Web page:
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A certified public accountant (CPA) is an accountant who has passed the Uniform Certified Public Accountant Exam and met other state requirements. They put a lot of time and effort into achieving this title, and respect, credibility, and being able to charge a premium come with the along with it.

A CPA is responsible for preparing and analyzing financial reports for people and companies. They also audit financial reports to check for compliance and track a company’s financial status. If considering using a CPA for your small business’ bookkeeping, here’s what it takes, the benefits of working with a CPA, and additional considerations.

What It Takes to Use a CPA for your Small Business’ Bookkeeping

  • Firm Understanding of Agreement

HandshakeCPA’s utilize their time by taking on specific tasks, like tax preparation or preparing year-end financial reports. If working with a CPA, you need to understand what they will do in terms of your business’ bookkeeping and what responsibilities still fall on you and your business.


For example, most CPA’s don’t take on a business’ daily reconciliation unless it’s a large corporation. Companies of this size likely have several CPA’s and bookkeepers along with a team of accountants. You may have coverage from your CPA during tax time, but who will manage your bookkeeping activities?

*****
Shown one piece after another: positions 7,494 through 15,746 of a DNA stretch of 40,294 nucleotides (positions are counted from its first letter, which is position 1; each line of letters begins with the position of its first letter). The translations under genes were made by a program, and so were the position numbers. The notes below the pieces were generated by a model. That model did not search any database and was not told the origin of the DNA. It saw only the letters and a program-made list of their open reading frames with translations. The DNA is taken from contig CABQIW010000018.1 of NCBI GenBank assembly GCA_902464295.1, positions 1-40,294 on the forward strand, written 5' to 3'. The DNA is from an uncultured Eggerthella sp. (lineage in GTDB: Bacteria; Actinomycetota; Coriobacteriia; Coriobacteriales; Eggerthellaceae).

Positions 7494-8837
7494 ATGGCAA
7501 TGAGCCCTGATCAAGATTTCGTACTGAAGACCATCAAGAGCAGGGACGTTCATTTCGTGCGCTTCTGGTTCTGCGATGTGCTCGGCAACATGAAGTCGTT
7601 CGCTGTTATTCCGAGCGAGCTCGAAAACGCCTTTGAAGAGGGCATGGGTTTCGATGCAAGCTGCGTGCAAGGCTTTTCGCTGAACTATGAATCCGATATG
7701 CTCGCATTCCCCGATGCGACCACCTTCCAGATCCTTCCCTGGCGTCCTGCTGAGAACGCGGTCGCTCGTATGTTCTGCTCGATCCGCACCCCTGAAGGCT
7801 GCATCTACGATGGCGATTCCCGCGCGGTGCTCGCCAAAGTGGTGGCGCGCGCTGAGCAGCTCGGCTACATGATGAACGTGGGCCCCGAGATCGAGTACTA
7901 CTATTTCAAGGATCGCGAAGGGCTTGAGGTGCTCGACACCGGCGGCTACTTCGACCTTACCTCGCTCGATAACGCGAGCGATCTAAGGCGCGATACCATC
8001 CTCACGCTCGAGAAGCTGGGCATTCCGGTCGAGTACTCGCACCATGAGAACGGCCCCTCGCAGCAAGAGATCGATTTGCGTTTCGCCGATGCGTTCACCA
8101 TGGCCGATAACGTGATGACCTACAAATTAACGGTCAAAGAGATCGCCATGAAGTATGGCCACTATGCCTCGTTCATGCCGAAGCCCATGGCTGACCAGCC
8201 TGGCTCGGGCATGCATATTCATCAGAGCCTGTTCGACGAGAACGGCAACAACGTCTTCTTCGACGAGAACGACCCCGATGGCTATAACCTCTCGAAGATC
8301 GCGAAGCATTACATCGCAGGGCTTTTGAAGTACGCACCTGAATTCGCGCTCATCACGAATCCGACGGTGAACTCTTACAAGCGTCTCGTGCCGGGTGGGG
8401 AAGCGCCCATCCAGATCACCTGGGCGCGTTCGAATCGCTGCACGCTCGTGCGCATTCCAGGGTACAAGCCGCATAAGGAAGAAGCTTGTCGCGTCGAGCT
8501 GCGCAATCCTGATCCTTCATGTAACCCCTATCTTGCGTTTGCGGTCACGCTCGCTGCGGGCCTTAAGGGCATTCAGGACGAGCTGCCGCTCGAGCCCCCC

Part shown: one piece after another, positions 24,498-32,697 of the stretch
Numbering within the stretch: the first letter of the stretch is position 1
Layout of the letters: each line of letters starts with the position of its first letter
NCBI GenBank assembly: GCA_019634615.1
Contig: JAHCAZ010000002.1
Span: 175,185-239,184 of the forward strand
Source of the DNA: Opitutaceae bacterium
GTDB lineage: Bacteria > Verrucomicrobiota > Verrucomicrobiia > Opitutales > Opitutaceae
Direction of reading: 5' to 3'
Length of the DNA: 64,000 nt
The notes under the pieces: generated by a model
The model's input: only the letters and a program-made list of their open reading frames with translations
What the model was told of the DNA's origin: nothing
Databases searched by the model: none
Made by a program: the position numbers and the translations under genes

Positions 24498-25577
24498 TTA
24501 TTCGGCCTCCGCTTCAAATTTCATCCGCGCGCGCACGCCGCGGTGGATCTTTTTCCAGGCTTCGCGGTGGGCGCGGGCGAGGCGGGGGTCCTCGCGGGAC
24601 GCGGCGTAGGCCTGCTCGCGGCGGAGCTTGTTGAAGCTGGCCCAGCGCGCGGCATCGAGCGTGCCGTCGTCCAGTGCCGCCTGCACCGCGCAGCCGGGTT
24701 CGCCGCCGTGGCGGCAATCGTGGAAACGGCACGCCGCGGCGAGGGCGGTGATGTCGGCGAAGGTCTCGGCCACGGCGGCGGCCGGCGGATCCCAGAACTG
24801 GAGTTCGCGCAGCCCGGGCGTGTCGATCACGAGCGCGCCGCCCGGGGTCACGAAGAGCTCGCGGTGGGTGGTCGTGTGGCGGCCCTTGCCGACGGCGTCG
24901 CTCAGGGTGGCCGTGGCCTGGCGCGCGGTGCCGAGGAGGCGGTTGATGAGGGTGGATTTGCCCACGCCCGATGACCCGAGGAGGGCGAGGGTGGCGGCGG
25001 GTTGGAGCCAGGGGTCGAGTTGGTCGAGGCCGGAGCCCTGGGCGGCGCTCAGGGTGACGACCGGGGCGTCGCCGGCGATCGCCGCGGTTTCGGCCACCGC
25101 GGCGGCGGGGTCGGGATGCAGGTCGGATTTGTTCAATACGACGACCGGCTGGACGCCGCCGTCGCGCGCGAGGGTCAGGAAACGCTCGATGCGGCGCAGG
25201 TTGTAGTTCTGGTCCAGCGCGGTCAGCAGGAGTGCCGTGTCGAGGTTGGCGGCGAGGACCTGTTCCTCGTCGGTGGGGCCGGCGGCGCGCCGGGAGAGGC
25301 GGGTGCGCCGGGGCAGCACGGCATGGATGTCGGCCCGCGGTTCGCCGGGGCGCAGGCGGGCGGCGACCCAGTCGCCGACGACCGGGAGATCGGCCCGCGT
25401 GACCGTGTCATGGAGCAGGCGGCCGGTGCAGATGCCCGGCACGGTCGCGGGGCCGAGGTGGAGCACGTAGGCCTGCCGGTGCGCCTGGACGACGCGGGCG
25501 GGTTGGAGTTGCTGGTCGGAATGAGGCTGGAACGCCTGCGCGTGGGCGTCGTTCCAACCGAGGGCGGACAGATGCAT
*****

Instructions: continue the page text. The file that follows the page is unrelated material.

• System for Capturing and Reporting Activity

Since a CPA is likely part of a firm or running their own business, they aren’t in your office daily and watching over your business’ activity. You need to be able to properly track your business’ activity and provide it to your CPA so they can put it into your bookkeeping system if part of your agreement.

  • Money

CPA’s are not inexpensive options. We will cover this a little more below.


  • CPA’s are skilled and trained.
  • They are held to high standards and need to meet ongoing requirements and take education courses to maintain their status.
  • CPA’s and CPA firms may offer some type of protection or insurance in the case that they make a mistake.
  • Whatever you can get off of your plate will help maximize the value of your time, allowing you to focus on the growth of your business instead of bookkeeping. Even getting your tax documents prepared and filed by a CPA is a benefit that will ease your stress and help you manage the rest of your activities.

 3 Additional Things to Consider

  • CPA’s don’t traditionally manage the day-to-day transactions of a small business.
  • A CPA’s time is extremely valuable, and you’ll have to pay for it. The average CPA in America earns $62,418/year, compared to a bookkeeper, which makes $35,787/year. You are likely to pay more than what you would pay an internal employee to have a CPA handle your books.
  • If your CPA does not handle daily transactions, you may need both a bookkeeper or bookkeeping service, and a CPA. This allows you to only use a CPA when absolutely necessary. Many small businesses we work with use CPA’s to finalize and file their taxes after we’ve compiled their files. This makes it easy on the entrepreneur and CPA, and less expensive due to the decrease in time it will take the CPA to complete.

This article is part of the Bookkeeping Options for Small Business Owners and Entrepreneurs series by Kahuna Accounting. For a summary of the six most popular options that entrepreneurs choose when handling their small business’ books, read the initial piece in the series here: Bookkeeping for Small Business: Six Options for Entrepreneurs.

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